Digital X-rays constitute one of the most exciting and welcome advances in dental technology. Dental and medical imaging is quickly transitioning from film to digital media, just like the jump to digital imaging in the consumer camera industry. There are several advantages to Digital X-rays which we will go into more detail below. These advantages are less radiation, instant developing, better diagnostic quality, and the elimination of harmful substances like lead and developing solutions which require special handling and disposal because they are environmental pollutants.
To the right are digital sensors; they are the same size and shape as traditional film packets, but are connected to a computer by a cable. The sensors pick up the x-ray image and send it directly to a computer for instantaneous viewing and storage.
We believe the best argument for utilizing Digital X-rays is the reduced amount of radiation exposure required for taking X-rays. Digital X-Rays require 75 to 90 percent less radiation than traditional film. This is because a Digital X-ray sensor is much more sensitive than traditional film and just does not need as much radiation to pick up an image. This is not to say that traditional X-rays are not safe; but if there is a way to avoid uneccesary exposure to radiation it is our duty as dental professionals to provide it for our patients. We are exposed to X-rays every day of our life, mostly from the Sun. Our atmosphere does a pretty good job of blocking most of this harmful radiation, but some does manage to seep through. If you spend a sunny day outdoors, you are absorbing a similar amount of X-ray radiation as used for a full mouth series with traditional film (about 18 individual X-rays). It is accepted by the medical community that the benefits of diagnostic X-rays (the early detection of cavities and abnormalaties) far outweighs the risks associated with exposure to the small amounts of radiation necessary for taking them.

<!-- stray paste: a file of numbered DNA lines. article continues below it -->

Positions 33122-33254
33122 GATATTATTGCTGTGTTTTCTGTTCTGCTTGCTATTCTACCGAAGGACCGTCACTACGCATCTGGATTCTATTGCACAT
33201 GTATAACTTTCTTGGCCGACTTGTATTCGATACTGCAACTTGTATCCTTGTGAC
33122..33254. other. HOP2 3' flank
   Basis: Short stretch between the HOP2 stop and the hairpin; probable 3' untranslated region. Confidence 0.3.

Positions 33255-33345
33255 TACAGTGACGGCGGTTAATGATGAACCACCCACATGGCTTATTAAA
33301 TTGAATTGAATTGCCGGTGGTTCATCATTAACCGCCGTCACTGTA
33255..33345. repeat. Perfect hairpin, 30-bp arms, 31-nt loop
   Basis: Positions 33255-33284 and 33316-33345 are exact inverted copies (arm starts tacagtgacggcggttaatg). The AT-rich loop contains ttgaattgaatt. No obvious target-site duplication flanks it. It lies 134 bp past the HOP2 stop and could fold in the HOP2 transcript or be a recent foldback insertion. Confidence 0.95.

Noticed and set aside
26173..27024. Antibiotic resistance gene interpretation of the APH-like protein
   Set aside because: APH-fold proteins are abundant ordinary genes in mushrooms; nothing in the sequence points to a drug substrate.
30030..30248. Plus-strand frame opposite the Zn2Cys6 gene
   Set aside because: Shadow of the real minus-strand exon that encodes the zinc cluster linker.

Traditional X-rays require several different chemicals to develop the film. This process is time consuming because the films have to spend time in each solution and then need to dry before they can be viewed. This process generates a lot of waste chemicals which require special handling and disposal since they are toxic. Traditional film packets also contain lead, which also needs to be disposed of properly. Digital X-rays eliminate both the wait (it only takes a few seconds to process an image) and the toxic chemicals associated with traditional film X-rays.
Digital x-rays provide us with much more information and detail than traditional films do. We can view the X-ray at a large size, and use a variety of software tools to enhance the image to show details which would never be visible with traditional film. These software tools help us to detect cavities when they are at an early stage, allowing us to treat them conservatively and eliminating the need for removing excessive tooth structure. Digital X-rays are easily stored and not subject to the degradation and fading which occurs with film. They can easily be sent via e-mail to a specialist, insurance company, or another dental office if need be. Below are shown some examples of Digital X-rays and the software tools we use to aid us in diagnosing problems.